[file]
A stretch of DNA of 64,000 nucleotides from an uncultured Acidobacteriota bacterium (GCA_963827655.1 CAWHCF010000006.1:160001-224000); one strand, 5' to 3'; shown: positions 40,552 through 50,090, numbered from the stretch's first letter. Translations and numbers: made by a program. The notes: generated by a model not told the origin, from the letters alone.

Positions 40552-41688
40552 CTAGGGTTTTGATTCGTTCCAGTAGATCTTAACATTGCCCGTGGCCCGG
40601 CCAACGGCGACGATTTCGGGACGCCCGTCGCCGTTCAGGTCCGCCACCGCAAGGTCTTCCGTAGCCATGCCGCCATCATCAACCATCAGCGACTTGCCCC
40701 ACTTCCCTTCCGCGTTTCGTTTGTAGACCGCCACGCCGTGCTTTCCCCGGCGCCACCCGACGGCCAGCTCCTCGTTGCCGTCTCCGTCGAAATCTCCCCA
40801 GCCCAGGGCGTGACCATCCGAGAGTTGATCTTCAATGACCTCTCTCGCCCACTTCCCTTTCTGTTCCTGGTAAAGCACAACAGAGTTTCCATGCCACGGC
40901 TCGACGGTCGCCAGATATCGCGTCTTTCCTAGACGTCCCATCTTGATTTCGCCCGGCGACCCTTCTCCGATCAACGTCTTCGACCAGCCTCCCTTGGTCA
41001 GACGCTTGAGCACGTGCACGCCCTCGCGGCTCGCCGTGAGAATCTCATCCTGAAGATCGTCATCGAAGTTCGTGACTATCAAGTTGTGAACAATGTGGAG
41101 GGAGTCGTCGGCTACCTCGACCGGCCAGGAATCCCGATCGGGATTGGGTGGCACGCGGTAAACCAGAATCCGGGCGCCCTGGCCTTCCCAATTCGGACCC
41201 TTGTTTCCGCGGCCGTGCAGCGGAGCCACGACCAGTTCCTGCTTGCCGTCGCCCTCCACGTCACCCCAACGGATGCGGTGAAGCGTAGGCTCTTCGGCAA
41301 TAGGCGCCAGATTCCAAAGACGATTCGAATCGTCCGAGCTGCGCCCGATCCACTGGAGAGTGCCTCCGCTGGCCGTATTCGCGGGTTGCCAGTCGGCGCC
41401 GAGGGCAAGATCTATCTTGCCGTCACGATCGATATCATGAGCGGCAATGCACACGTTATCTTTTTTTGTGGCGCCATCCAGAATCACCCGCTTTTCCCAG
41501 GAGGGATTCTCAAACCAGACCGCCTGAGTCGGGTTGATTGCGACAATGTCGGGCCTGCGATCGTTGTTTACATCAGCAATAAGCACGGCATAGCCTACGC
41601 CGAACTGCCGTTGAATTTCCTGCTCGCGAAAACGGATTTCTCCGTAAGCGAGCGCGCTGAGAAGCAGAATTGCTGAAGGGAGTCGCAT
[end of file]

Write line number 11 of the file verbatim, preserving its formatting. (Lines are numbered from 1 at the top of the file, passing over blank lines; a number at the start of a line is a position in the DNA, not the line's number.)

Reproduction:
41301 TAGGCGCCAGATTCCAAAGACGATTCGAATCGTCCGAGCTGCGCCCGATCCACTGGAGAGTGCCTCCGCTGGCCGTATTCGCGGGTTGCCAGTCGGCGCC